Former Director, National Radio Astronomy Observatory
The Development of Radio Astronomy in the United States

1992 - Dr. Irwin I. Shapiro

Harvard-Smithsonian Center for Astrophysics
Reckoning the Size of the Universe Through Gravitational Lenses

1991 - Dr. Allan R. Sandage

The Observatories of Carnegie Institution
The Quest for the Curvature of Space

1990 - Prof. Alan H. Barrett

Massachusetts Inst. of Technology (Emeritus)
Molecular Radio Astronomy: The Beginnings

1989 - Prof. Joseph H. Taylor

Dept. of Physics, Princeton University (Nobel Prize 1993)
Time and the Nature of the Universe

1988 - Prof. William A. Fowler

Professor of Physics, Emeritus
California Institute of Technology (Nobel Prize 1983)
The Age of the Observable Universe

1987 - Prof. Hendrik van de Hulst

University of Leiden, The Netherlands
Far from the Stars

1986 - Prof. Robert Hanbury Brown

Department of Physics, University of Sydney
Stars, Photons, and Uncommon Sense

1985 - Prof. G. R. Burbidge

University of California, San Diego
How Strange the Violent Universe?

1984 - Dr. Robert W. Wilson

Head, Radio Physics Research Department, Bell Laboratories (Nobel Prize 1978)
Millimeter Wave Astronomy

1983 - Dr. Arno Penzias

Vice President, Research, Bell Laboratories (Nobel Prize 1978)
The Astronomical Origin of the Earth's Materials

1982 - Prof. Philip Morrison

Massachusetts Institute of Technology
The New Waves: Fifty Years of Radio Astronomy

1981 - Prof. Martin Rees

Plumian Professor of Astronomy and Experimental Philosophy, and Director, Institute of Astronomy, University of Cambridge, England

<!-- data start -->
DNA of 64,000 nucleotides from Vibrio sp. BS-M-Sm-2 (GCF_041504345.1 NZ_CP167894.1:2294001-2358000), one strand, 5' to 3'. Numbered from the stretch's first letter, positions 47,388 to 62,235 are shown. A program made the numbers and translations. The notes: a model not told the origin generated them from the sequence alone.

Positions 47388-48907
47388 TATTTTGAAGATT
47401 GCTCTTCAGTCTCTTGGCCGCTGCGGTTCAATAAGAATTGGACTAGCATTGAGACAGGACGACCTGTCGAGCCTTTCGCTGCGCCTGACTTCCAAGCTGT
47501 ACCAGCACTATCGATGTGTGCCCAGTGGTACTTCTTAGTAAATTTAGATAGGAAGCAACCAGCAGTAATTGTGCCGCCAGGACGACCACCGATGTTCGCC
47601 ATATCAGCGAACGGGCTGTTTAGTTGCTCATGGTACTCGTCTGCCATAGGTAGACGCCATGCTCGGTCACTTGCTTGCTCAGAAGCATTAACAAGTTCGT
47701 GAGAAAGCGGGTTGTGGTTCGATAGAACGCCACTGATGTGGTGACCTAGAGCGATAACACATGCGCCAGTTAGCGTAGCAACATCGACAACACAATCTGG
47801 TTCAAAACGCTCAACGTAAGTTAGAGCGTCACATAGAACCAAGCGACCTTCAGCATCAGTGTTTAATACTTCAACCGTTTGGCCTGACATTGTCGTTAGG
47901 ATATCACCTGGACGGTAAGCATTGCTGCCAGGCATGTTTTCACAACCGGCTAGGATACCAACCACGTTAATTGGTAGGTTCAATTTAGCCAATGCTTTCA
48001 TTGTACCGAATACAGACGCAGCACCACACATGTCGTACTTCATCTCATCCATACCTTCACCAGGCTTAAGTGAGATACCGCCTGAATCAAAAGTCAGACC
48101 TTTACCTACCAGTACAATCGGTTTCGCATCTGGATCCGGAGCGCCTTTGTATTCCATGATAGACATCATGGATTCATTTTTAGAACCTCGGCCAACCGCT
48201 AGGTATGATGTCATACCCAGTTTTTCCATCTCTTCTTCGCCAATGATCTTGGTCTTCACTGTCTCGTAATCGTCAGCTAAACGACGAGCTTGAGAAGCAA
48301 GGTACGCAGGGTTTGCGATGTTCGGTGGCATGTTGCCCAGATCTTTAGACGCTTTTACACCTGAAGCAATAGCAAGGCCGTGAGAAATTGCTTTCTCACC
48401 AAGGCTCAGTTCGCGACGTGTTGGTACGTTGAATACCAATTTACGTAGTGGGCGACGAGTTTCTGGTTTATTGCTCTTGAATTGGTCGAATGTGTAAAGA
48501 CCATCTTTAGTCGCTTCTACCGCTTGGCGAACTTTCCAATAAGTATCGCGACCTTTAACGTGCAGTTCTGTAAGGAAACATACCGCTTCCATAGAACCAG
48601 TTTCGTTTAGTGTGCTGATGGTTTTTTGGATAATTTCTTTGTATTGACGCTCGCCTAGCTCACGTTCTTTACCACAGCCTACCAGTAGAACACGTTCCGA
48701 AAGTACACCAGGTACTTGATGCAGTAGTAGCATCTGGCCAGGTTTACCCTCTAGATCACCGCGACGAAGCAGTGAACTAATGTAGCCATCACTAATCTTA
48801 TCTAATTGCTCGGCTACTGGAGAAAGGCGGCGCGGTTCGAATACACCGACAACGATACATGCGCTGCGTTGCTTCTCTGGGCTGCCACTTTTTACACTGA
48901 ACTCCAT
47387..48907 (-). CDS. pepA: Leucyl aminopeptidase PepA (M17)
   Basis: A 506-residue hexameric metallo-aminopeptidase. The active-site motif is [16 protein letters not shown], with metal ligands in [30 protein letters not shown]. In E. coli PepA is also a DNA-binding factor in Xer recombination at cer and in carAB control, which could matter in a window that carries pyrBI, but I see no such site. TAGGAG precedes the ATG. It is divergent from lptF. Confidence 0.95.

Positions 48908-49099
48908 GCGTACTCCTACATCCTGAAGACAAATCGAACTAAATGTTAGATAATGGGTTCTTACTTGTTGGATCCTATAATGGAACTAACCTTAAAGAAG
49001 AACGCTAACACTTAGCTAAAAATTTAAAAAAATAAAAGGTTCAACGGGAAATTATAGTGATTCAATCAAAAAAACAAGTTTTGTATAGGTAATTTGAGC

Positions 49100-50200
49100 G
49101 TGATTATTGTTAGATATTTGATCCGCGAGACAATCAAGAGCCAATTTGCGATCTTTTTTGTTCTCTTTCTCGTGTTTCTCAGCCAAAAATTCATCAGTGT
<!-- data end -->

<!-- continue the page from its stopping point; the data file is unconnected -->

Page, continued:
The Next Hundred Billion Years

1980 - Dr. Martin Schwarzschild

Princeton University
What Shape Galaxies, Pancakes or Potatoes?

1979 - Dr. Maarten Schmidt

Director, Hale Observatories
Quasars as Probes of the Early Universe

1978 - Prof. Subrahmanyan Chandrasekhar

Morton D. Hull Distinguished Service Professor, University of Chicago (Nobel Prize 1983)
General Relativity in Astronomy at Einstein's Centennial

1977 - Prof. E. Margaret Burbidge

University of California, San Diego
Galaxies, Quasars, and the Space Telescope

1976 - Prof. Edward M. Purcell

Harvard University (Nobel Prize 1952)
A Story of Spinning Particles

1975 - Dr. Grote Reber

CSIRO, Tasmania, Australia
Beginning of Radio Astronomy

1974 - Dr. Lyman Spitzer, Jr.

Chairman, Dept. of Astrophysical Sciences; Director, Princeton University Observatory
A Space Astronomer Looks at the Interstellar Medium

1973 - Dr. J. Paul Wild

Chief, Division of Radiophysics, CSIRO, Sydney, Australia
Exploring the Sun with Radio Waves

1972 - Prof. Bart J. Bok

Steward Observatory
Star Birth in the Galaxy

1971 - Prof. Charles H. Townes

Department of Physics, University of California, Berkeley (Nobel Prize 1964)
Exploring for the Creation

1970 - Prof. Robert H. Dicke

Physics Department, Princeton University
Gravitation and the Universe

1969 - Prof. Fred Hoyle

Plumian Professor of Astronomy and Experimental Philosophy, University of Cambridge, England
The Relationship of Astronomy and Physics

1968 - Prof. J. S. Shklovsky

Head, Radio Astronomy Department, Sternberg Astronomical Institute, USSR
On the Variability of Cosmic Radio Source Emission

1967 - Prof. J. H. Oort

Director, Leiden Observatory
Large-scale Distribution and Motion of Hydrogen in the Galaxy

1966 - Mr. John G. Bolton

Director, Australian National Radio Astronomy Observatory
Radio Astronomy: Steppingstones to Quasars